The New Kids
Shaquinah Taylor Wright is the Mid-Atlantic Director of College Access at Let's Get Ready, an education nonprofit that provides low-income high school students with free SAT preparation, admissions counseling and other support services needed to gain admission to and graduate from college. Shaquinah served as the founding College Counselor at a charter school in the Bronx where she designed and implemented a 9-12 college counseling program. Prior to that, Shaquinah was an Education Pioneers Graduate Fellow where she partnered with an education organization to design a project to help increase college matriculation for disconnected learners. She also worked for two years as a college advisor with the MGI/Gear Up program at an Early College high school.
Shaquinah received her BA from Cornell University with a major in Sociology and Inequality Studies and her Master's in Counseling Psychology from Teachers College. As a first-generation college graduate, Shaquinah has a passion for creating sustainable action to address issues of opportunity and access for students.
As a college counselor, there were a few times a year that I wished the science in Orphan Black was real. I could have one clone to track down the students who hadn’t completed any college applications, one to work on the financial aid process with students and families, one to advise seniors who weren’t on track for graduation, and one to start the process all over again with the junior class.
With seniors, I was often chasing them down to remind them of the multitude of tasks awaiting them on the other side of January 1st. Did you complete your FAFSA? Submit EOP paperwork? Send your SAT scores? Register for placement exams? Study for January Regents? One of my seniors complained that she received more emails from me after she completed her applications than before. Yes, pressing the ‘submit’ button may feel like a huge culminating moment after which the constant deadlines and harassing by your college counselor will finally be over, but students can’t quite indulge in senioritis yet.
Finding the time to continue to work with seniors and paying (more) attention to the upcoming class is daunting; February is definitely a time when I wish I can whip up extra versions of myself. But since I can’t quite figure out how to do that, I focus instead on trying to teach my juniors to be their own college advisors and admissions counselors.
Most of my students enter the college process having “heard of” a few colleges (usually the ones that are pretty hard to get into), but having no idea of what it actually takes to be admitted. We know that there is no magic formula of GPA + extracurricular activities + SAT scores + other factors that will get a student accepted into their dream school. Trying to explain that fact to students can be as complicated as the process itself.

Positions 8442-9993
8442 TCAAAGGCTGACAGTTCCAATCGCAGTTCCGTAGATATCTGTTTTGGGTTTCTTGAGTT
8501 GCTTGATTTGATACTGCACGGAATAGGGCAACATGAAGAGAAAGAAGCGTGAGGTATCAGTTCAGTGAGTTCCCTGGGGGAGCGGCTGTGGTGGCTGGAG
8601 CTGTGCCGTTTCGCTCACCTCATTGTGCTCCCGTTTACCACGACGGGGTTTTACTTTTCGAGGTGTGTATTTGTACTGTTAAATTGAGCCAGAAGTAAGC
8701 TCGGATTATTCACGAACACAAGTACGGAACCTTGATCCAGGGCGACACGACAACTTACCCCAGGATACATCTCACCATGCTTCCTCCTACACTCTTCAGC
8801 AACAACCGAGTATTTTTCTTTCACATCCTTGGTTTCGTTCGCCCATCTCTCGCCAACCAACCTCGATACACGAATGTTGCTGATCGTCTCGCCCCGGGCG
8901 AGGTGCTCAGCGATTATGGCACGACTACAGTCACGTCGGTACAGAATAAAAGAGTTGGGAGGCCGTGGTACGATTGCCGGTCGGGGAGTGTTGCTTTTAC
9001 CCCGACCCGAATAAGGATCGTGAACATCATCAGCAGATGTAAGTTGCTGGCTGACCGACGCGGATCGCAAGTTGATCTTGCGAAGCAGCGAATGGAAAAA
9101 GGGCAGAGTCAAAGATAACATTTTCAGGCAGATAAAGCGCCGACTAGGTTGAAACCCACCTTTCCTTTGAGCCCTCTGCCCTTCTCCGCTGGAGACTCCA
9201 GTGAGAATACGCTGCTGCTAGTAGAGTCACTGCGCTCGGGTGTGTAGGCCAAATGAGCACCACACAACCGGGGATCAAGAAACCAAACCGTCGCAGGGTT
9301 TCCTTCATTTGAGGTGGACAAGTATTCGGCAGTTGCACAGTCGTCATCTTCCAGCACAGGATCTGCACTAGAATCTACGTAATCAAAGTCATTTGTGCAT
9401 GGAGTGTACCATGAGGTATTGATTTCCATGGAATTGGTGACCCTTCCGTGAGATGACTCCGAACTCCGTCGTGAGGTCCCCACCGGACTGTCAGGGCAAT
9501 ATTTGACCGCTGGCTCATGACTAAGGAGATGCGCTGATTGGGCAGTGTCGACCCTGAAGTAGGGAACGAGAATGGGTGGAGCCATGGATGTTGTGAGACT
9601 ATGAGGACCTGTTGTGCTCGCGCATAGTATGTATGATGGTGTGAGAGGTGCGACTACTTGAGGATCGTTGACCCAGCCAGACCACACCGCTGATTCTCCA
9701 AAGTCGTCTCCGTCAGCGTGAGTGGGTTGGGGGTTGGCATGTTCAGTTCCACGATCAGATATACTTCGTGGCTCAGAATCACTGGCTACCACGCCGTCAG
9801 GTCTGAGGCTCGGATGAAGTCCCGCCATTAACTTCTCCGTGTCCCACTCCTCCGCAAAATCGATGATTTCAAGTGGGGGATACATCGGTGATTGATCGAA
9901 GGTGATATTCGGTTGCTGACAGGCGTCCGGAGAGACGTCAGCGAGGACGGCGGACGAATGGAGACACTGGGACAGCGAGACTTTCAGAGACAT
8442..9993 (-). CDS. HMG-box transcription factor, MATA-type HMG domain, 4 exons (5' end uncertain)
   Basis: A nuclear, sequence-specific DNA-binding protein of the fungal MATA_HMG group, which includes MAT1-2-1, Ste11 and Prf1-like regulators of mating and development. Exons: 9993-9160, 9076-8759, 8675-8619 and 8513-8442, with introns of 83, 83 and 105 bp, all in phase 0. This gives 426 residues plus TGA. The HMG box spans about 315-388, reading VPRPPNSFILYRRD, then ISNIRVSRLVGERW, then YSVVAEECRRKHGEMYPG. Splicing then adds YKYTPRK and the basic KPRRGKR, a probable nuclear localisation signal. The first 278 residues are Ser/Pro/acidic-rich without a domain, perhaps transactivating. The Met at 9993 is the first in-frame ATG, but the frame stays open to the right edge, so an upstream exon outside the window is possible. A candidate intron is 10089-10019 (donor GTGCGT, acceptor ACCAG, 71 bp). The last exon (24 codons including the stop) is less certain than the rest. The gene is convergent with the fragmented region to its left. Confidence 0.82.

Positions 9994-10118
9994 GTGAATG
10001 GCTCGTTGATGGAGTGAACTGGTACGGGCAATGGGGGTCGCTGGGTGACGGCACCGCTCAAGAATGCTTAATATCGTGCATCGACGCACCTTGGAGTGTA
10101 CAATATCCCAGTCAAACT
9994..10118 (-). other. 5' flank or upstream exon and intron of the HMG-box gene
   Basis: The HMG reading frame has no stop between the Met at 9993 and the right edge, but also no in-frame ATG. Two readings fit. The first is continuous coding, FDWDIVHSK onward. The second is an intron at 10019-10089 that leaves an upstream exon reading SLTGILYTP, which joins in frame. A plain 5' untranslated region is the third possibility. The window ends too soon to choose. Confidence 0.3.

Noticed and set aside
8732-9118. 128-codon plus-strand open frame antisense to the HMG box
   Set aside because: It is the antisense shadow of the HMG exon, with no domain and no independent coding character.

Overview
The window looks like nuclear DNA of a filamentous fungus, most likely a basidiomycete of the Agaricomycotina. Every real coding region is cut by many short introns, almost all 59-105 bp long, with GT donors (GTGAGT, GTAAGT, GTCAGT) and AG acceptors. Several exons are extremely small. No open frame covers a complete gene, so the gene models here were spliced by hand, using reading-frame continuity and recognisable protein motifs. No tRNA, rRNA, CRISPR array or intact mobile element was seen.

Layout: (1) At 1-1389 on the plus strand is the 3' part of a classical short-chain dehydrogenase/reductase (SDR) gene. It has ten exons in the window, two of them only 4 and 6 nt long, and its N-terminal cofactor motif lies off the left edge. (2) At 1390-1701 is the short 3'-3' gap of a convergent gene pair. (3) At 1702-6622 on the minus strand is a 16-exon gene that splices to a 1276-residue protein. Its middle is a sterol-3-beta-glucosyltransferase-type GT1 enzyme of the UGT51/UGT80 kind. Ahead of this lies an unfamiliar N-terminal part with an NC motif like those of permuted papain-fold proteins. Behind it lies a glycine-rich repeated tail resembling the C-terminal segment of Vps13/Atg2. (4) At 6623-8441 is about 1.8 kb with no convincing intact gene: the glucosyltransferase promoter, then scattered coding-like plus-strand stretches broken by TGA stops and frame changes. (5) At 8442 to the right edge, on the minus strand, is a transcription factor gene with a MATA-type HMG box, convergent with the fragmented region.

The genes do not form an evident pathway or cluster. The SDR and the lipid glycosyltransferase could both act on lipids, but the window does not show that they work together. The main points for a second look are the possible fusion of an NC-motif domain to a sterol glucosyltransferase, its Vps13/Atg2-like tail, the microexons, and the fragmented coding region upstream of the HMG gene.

So instead of attempting to explain it, I let them experience it through a mock college admissions activity. I start off by showing this great clip from the Today Show showcasing what happens inside an admissions office, to give them some context. Then, I break them up into small groups and give them a sheet of paper with 6 fictitious applicants complete with GPA, SAT scores, and background information. Their task? Pick one to admit.
The applicants are fairly typical of what you might expect in a large senior class: the student with the high GPA and SAT scores, but little community involvement; the student who struggled in high school, but turned it around junior year and has lots of recommendations to attest to his transformation; the student who juggles her schoolwork and a part-time job to support her family; and so on. It is always fascinating to watch them argue passionately about why one student deserves the opportunity more than the others (“His GPA is so good!” “Yeah, but she has a high GPA and she’s president of her class!”). Even the students who are often disengaged in my advisory class suddenly became fierce advocates for their preferred candidates. Like any good admissions committee, they have to come to a consensus.
Once each group is done deliberating, I bring them all back together to process the experience. Do they all agree on the same student? Which student do they relate most to? As a follow up assignment, I ask the students to think about their own story. Do they feel like an admissions counselor would fight for them as they fought for the sample students? If not, what could they do to increase their chances of getting into their dream school? This type of self-reflection is crucial for students and – when done honestly – can make college advising easier.
After the activity is over, I am usually inundated with several students determined to do everything they can to increase their college options. My struggling students start to realize that this process is more serious than they thought, and that where they ultimately want to graduate college may not be where they are currently on-track to start.
With juniors, there is a delicate balance of letting them know they do not have to have every single thing already figured out (“You like kids? Great, me too! You hate math and science? Okay, so maybe being a pediatrician isn’t the only career you should consider…”) and still encouraging them to seek out opportunities to improve their college chances (like taking that SAT class you emailed them about). Ultimately, the more juniors can do to prepare early for the college admissions process, the more likely you – and they – will be a little saner come the fall.
How do you begin introducing juniors to the college admissions process?